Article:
This letter was sent to The Spectator in response to an article about cuts to coastal and river defences.
We agree with your apposite article on coastal and river defences (Waving while drowning, 26 September), which rightly suggests that government has raised the white flag in the face of natural adversity.
Unfortunately, it would seem there are insufficient public funds available for the Environment Agency (EA), or indeed any other public authority, to continue to provide the current level of support for coastal flood defences.
The problem is made worse by a number of specific factors. Firstly, the cost/benefit analysis used by EA when deciding whether maintenance should continue does not sufficiently take into account the value of agricultural land and food production. Secondly, the analysis looks at a 100-year time period, failing to consider technological improvements of the future.
Finally, EA refuses to adopt a “stitch in time saves nine” approach. Rather than doing running repairs, it waits until deterioration is serious and the works cost far more than they would previously have done, often making a project unviable. This rather defeatist approach is reflected in the Government’s strategy for flood and coastal erosion risk management, which is appropriately named: “Making space for water”.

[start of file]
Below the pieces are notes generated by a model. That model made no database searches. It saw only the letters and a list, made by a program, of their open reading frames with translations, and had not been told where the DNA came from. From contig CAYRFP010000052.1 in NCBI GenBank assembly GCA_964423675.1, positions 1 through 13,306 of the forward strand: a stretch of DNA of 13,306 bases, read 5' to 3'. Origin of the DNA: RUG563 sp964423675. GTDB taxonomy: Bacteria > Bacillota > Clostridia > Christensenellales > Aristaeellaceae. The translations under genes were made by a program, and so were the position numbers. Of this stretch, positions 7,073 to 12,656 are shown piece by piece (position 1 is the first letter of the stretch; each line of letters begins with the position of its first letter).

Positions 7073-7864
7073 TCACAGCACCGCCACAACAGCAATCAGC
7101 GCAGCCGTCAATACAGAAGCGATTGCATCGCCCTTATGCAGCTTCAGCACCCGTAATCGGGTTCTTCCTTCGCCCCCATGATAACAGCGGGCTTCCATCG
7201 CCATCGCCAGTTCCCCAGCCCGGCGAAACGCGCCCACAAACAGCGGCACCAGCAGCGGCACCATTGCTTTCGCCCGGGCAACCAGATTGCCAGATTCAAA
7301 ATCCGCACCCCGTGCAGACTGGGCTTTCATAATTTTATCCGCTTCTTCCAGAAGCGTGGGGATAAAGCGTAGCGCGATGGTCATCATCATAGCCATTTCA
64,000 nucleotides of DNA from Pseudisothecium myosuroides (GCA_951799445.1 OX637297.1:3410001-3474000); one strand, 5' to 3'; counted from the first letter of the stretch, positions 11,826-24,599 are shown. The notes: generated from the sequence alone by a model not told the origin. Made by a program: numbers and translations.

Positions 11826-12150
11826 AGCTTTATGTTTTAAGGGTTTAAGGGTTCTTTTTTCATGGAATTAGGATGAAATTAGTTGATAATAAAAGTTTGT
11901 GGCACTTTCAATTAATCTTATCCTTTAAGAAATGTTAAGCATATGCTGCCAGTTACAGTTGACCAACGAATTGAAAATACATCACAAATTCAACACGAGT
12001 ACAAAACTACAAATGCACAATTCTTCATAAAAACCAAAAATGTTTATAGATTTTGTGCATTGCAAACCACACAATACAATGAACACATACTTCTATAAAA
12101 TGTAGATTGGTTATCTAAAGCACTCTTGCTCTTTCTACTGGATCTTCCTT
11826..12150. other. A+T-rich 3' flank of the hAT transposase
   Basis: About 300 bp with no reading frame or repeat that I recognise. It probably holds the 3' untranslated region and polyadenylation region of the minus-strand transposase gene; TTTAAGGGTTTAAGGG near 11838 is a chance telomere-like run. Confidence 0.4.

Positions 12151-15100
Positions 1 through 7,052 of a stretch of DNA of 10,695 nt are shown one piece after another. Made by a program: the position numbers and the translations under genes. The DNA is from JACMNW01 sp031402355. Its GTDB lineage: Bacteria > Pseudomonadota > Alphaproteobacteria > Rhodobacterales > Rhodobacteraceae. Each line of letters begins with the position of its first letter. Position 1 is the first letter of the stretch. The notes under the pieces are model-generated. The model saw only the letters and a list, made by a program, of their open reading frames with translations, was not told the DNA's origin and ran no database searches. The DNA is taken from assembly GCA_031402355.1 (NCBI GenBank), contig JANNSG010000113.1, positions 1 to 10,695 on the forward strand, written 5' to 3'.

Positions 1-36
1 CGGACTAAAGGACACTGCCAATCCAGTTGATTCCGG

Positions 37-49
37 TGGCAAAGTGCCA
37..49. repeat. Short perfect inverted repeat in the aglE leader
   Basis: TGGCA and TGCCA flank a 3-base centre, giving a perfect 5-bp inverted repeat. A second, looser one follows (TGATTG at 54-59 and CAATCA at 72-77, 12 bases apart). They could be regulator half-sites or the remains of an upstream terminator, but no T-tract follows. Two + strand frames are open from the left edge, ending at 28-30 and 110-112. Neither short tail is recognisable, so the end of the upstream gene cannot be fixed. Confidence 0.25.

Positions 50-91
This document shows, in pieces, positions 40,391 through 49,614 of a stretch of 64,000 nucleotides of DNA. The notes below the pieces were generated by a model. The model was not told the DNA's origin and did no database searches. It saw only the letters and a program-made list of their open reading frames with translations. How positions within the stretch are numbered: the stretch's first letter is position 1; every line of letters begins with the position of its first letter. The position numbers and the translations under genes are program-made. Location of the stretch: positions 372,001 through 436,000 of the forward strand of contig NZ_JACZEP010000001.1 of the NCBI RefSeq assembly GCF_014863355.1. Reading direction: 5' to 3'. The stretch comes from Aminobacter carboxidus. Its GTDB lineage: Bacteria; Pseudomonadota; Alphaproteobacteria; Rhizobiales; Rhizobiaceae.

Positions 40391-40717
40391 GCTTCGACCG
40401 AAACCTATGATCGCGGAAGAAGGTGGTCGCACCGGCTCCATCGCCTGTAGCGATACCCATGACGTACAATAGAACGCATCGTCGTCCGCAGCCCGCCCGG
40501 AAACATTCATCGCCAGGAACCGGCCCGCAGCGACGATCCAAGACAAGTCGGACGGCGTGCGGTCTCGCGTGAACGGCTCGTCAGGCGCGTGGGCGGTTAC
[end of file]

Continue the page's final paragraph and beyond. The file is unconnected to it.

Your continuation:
Landowners are increasingly opting to do the work themselves at their own expense. This has the potential to bring considerable public benefits. However, the current administrative and legal framework under which a landowner obtains the various planning consents needed is complex and cumbersome. The Government should at least remove these bureaucratic obstacles to providing flood defences.
William Worsley President
Country Land & Business Association (CLA)